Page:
The Monterey Bay Aquarium Research Institute (MBARI), a nonprofit oceanographic research center, has partnered with the U.S. Geological Survey (USGS) to develop a compact robotic device that protects and promotes critical biodiversity by monitoring invasive species that threaten aquatic ecosystems.
MBARI works to develop innovative technologies that assist researchers in studying and understanding oceans, rivers, streams, and other waterways. In 2019, AVDF awarded MBARI a $250,000 grant to support a project to develop the Environmental Sample Processor (ESP), an autonomous device that analyzes water samples to observe aquatic health.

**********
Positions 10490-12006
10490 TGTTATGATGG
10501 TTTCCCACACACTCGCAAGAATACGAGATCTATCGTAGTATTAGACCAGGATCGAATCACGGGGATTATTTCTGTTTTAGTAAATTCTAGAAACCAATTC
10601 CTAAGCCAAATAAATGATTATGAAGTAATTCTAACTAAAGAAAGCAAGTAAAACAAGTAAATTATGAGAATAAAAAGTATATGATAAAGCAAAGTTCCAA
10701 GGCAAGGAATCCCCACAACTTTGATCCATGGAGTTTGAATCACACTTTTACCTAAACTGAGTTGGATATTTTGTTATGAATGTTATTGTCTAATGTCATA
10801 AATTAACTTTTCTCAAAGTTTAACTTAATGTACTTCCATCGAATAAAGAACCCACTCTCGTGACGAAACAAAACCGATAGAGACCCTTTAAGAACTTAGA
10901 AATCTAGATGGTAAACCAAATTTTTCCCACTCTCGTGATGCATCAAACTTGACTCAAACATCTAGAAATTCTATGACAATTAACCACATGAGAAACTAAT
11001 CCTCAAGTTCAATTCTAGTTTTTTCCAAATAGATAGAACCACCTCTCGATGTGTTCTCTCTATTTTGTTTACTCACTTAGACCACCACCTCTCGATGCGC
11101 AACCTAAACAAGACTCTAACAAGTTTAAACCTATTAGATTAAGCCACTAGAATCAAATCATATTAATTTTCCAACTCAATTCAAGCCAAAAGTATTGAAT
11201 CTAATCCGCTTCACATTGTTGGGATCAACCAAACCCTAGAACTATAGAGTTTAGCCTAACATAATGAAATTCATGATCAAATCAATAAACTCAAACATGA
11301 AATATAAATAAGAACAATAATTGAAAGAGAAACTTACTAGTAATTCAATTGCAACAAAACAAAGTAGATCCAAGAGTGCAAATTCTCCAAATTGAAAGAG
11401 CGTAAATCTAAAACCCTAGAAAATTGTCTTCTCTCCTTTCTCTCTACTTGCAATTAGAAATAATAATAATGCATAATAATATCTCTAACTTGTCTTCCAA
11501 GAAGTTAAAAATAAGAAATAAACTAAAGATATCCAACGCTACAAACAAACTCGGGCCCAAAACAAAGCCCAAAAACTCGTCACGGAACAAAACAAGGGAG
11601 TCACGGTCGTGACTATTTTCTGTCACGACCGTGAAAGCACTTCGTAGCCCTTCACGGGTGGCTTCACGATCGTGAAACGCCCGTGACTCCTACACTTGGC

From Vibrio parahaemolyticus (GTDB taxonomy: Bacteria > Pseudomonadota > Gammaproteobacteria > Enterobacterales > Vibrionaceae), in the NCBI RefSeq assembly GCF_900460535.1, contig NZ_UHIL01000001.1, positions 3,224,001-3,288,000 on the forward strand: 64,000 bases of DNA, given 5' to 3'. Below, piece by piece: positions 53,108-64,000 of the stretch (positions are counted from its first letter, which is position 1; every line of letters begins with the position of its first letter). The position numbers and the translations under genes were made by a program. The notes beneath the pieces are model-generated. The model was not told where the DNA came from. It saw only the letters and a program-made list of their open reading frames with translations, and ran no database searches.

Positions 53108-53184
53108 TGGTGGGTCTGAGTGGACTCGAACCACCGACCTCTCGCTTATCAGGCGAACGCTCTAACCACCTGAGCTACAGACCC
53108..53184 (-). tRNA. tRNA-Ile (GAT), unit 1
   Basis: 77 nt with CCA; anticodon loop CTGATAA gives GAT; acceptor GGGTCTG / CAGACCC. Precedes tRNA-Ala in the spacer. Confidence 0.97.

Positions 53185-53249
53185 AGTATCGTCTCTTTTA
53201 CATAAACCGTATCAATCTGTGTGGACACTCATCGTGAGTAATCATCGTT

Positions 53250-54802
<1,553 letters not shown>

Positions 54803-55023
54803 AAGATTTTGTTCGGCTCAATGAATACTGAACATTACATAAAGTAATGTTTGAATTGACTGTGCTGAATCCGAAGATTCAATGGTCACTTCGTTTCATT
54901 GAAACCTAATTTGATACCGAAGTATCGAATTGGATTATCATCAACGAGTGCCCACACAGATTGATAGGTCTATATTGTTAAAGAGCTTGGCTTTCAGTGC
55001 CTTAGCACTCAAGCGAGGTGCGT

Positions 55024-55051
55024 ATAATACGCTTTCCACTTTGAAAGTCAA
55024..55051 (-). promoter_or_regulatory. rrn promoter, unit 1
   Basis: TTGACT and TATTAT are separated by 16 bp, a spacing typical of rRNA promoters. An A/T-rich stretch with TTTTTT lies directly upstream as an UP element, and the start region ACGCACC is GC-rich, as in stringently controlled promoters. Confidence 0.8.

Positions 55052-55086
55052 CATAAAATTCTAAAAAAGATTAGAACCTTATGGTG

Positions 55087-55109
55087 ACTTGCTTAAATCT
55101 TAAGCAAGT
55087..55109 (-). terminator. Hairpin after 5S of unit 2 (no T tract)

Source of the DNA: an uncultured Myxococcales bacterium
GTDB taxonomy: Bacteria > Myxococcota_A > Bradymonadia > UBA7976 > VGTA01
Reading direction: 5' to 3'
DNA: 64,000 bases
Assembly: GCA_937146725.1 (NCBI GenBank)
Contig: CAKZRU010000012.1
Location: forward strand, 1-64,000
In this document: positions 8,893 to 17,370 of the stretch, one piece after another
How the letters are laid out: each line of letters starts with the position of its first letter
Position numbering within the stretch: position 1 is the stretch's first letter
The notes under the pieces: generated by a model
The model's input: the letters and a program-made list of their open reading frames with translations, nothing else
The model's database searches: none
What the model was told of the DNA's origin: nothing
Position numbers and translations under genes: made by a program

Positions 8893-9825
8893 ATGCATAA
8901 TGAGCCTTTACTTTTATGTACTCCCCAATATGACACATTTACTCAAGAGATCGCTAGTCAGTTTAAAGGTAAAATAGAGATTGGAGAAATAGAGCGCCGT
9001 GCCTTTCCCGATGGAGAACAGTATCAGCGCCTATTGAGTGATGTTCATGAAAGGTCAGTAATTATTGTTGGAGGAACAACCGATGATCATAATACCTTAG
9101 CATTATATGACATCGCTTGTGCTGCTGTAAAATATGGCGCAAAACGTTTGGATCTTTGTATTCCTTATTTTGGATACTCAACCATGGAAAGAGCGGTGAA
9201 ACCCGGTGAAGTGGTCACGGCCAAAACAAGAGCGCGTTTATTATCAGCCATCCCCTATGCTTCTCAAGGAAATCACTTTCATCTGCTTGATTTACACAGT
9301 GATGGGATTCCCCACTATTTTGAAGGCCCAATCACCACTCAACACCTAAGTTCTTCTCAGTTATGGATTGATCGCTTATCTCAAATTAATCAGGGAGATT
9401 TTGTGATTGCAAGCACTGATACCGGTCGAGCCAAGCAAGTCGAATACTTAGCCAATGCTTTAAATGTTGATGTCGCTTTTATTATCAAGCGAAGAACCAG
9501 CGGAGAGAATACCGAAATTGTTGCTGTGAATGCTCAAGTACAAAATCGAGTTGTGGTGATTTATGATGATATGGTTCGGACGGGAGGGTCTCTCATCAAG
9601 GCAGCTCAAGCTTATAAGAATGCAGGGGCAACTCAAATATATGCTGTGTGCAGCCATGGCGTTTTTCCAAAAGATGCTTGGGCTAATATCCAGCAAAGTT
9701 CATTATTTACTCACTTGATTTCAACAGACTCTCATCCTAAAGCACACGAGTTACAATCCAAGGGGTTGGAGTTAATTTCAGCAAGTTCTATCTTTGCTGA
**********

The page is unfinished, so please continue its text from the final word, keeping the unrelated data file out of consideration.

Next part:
The sample processor examines water samples, searching for genetic materials known as Environmental DNA, or eDNA. Because aquatic animals shed cells and waste that contain genetic material, scientists can measure the type and even density of fish and other organisms by measuring this eDNA. The “lab-in-a-can” robotic device collects water samples consistently over time so that scientists can also track changes in aquatic ecosystems, even in quite remote locations. The device saves time and resources while capturing high-quality data about native species and environmental threats.
MBARI is collaborating with the USGS to design a more compact and portable version of the Environmental Sample Processor. The compact processor will be able to fit into USGS-operated streamgages located throughout the nation. The device will be used in conjunction with the USGS eDNA assessment program for early detection of biological threats which is critical for conserving valuable resources in waterways.
For more information about the collaboration between MBARI and the USGS, click here.